The reform was carried out by the papal bull Inter gravissimas curas  of 24 February 1582. The delay of the calendar compared to the seasons (e.g. the beginning of spring) was corrected in 1582 by omitting ten calendar days. The situation at the time of the Council of Nicaea in 325 was restored, since at this Council for the first time decisions about the date of Easter were made. The beginning of spring had shifted from 23 March at the time of Julius Caesar to 21 March until the 4th century. In 1583, the beginning of spring took place again on 21 March in all countries that had immediately adopted the new (Gregorian) calendar. The current predicted (cyclic) data of the moon phases were corrected by shifting in the reformed calendar by three days to earlier. In the search for a suitable time for the reform, the choice had fallen on October, since the calendar for this month contained comparatively few holy festivals and the omitted days in this way caused only a small disturbance of the holy calendar.
Accurate But Simple
The reformation of the calendar was to be executed in two stages. At first the correct length of the solar year had to be worked out. Secondly, it was important to provide an accurate as well as simple calendar. The formula was designed by astronomer and philosopher Aloysius Lilius. It indicated 97 leap years out of 400 to solve the problem that the solar year actually lasts 365.2425 days, which means that after four years, the calendar would be off one day without the leap years. Furthermore, every year that can be divided by 100 has to be a leap year while years that are exactly divisable by 400 must not be a leap year, leading to the most possible accuracy. After that the years 1700, 1800 and 1900 were not leap years. The years 1600 and 2000 were leap years. The years 2100, 2200 and 2300 as well as 2500, 2600 and 2700 etc. will be without leap day. Since 117 years passed between the date correction in the year 1582 and the year 1700 with the first-time application of this new exception rule, the spring beginning lies in the calendar on the average around a day too early. It oscillates between 19 and 21 March, instead of symmetrically around 21 March. One of this theory’s opponents was the mathematician Giambattista Benedetti, claiming that Easter had to be computed from the real lunar movement, but he did not find many sympathizers.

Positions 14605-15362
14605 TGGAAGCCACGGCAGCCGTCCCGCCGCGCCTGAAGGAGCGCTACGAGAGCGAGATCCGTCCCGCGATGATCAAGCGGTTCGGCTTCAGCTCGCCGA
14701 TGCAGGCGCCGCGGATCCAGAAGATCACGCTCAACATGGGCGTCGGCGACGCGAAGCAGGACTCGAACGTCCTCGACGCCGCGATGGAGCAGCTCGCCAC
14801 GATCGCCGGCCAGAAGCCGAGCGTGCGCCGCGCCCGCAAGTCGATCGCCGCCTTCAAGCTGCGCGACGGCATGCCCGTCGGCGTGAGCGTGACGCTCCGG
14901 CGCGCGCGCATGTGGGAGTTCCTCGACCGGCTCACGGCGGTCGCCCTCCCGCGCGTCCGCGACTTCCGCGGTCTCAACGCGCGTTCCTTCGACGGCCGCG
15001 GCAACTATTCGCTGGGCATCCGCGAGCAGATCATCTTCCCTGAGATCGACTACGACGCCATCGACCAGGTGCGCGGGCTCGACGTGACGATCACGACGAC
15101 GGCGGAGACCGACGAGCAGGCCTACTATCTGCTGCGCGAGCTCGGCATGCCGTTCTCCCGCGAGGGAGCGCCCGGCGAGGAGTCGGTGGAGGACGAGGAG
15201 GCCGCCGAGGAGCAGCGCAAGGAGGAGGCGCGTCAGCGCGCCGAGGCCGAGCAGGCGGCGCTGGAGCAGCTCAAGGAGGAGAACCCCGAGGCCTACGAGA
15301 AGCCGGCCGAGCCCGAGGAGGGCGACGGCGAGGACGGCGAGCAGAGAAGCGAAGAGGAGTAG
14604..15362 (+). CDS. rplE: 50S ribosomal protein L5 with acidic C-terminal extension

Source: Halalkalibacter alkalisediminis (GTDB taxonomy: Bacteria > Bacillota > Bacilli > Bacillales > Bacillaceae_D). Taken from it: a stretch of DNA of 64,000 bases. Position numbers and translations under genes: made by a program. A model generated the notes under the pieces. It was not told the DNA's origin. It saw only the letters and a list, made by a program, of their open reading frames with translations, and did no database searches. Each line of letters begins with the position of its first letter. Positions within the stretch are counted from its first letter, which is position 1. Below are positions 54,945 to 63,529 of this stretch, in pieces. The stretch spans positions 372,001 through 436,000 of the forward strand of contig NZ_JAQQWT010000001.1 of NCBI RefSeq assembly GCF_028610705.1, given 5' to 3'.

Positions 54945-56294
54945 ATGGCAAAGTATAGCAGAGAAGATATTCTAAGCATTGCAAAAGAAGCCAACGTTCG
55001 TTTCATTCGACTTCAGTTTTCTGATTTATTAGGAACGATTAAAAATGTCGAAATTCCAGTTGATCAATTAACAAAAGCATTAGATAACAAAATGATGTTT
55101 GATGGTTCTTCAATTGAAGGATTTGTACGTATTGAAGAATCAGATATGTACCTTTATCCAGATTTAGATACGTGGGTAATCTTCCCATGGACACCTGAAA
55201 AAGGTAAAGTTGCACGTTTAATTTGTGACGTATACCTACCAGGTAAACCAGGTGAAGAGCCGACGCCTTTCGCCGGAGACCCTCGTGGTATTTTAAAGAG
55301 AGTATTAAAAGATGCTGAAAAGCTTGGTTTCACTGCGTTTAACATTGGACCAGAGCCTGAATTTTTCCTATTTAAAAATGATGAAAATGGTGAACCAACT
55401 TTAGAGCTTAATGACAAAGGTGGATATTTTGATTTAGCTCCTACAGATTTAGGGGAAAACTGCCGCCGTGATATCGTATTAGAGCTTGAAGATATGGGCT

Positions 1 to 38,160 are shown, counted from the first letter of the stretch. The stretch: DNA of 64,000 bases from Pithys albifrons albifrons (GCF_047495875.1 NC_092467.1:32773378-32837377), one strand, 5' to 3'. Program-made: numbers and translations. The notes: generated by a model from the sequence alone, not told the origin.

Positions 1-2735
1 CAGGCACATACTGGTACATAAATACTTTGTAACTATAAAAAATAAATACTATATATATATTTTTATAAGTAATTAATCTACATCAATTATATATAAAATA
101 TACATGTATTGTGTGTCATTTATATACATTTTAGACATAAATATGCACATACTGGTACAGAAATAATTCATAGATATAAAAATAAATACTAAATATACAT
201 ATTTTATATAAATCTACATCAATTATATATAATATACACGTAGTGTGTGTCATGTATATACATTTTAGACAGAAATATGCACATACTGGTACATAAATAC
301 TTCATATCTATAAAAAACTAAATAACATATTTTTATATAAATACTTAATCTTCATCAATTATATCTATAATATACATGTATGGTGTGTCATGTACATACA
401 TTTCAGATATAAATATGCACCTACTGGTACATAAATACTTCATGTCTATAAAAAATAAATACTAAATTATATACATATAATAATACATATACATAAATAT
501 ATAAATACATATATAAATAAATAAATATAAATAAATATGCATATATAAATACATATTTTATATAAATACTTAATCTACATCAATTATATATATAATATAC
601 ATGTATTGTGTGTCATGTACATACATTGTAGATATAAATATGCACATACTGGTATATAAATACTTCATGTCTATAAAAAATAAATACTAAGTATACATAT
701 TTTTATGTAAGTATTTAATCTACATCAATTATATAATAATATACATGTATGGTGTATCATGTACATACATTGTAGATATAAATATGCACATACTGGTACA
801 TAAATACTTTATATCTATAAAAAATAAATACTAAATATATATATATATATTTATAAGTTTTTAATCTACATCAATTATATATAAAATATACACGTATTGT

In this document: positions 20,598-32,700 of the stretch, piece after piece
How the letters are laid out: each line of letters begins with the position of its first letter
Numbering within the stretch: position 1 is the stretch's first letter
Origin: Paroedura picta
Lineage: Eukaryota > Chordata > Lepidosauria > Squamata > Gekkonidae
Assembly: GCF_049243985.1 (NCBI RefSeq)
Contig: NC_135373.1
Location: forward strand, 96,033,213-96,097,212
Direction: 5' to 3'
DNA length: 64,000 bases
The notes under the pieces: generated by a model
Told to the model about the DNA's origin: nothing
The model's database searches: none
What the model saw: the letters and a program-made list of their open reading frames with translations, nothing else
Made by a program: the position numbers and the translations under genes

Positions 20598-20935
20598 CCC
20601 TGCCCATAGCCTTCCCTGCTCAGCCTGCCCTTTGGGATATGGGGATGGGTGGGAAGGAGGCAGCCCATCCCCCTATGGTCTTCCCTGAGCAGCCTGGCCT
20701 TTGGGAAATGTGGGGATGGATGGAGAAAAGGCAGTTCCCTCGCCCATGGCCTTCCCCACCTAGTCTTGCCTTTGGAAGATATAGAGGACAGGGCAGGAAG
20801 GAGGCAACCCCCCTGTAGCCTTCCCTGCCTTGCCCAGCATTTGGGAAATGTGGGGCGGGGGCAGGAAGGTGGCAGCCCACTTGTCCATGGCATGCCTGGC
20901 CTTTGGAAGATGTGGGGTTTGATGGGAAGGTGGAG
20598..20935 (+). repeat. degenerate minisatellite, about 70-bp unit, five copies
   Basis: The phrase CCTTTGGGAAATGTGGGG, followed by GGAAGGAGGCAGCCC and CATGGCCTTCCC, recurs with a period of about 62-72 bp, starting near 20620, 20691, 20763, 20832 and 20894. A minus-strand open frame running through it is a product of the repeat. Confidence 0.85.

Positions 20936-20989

Adoption of the Gregorian Calendar
The new calendar was in general well adopted in between the “borders” of the Catholic Church, but had some difficulties beyond. Overall it took about five centuries until all Christians used the same calendar. Especially the members of the Protestant Church refused to use the new calendar fearing a plot by the Catholics. Most people on the globe were not happy with the ten days that were to be erased like Sweden. The country’s officials decided to transform rather gradually which led to severe confusions. By the time the last adherents of the Julian calendar in Eastern Europe (Russia and Greece) changed to the Gregorian system in the 20th century, they had to drop 13 days from their calendars, due to the additional difference between the two calendars accumulated after 1582. “Old Style” (OS) and “New Style” (NS) are sometimes added to dates to identify which calendar reference system is used for the date given. The Julian calendar is still used in parts of the Eastern Orthodox Church, in parts of Oriental Orthodoxy and Anabaptism, as well as by the Berbers.
Donna Carroll, A brief History of the Calendar and Time Keeping, 
References and Further Reading:
-  The Mathematics of the Gregorian Calendar, Dave Braverman, 2009
-  Veni, Vidi, Vici – according to Julius Caesar, SciHi Blog
-  Friedrich Karl Ginzel: Handbuch der mathematischen und technischen Chronologie. Bd. 2: Zeitrechnung der Juden, der Naturvölker, der Römer und Griechen sowie Nachträge zum 1. Bande. Austrian Literature Online, Innsbruck 2007 (Nachdruck Originalausgabe Leipzig 1906)
-  Nikolaus of Cusa and the Learned Ignorance, SciHi Blog
-  Inter Gravissimas (Latin and French plus English)
-  Moyer, Gordon (1983). “Aloisius Lilius and the Compendium Novae Rationis Restituendi Kalendarium“. In Coyne, Hoskin, Pedersen (1983)
-  Herbermann, Charles, ed. (1913). . Catholic Encyclopedia. New York: Robert Appleton Company.
-  O’Connor, John J.; Robertson, Edmund F., “Christopher Clavius”, MacTutor History of Mathematics archive, University of St Andrews.
-  Herbermann, Charles, ed. (1913). . Catholic Encyclopedia. New York: Robert Appleton.
-  Gregorian Calendar at Wikidata
-  Donna Carroll, A brief History of the Calendar and Time Keeping, 2016, Maastricht, School of Business and Economics @ youtube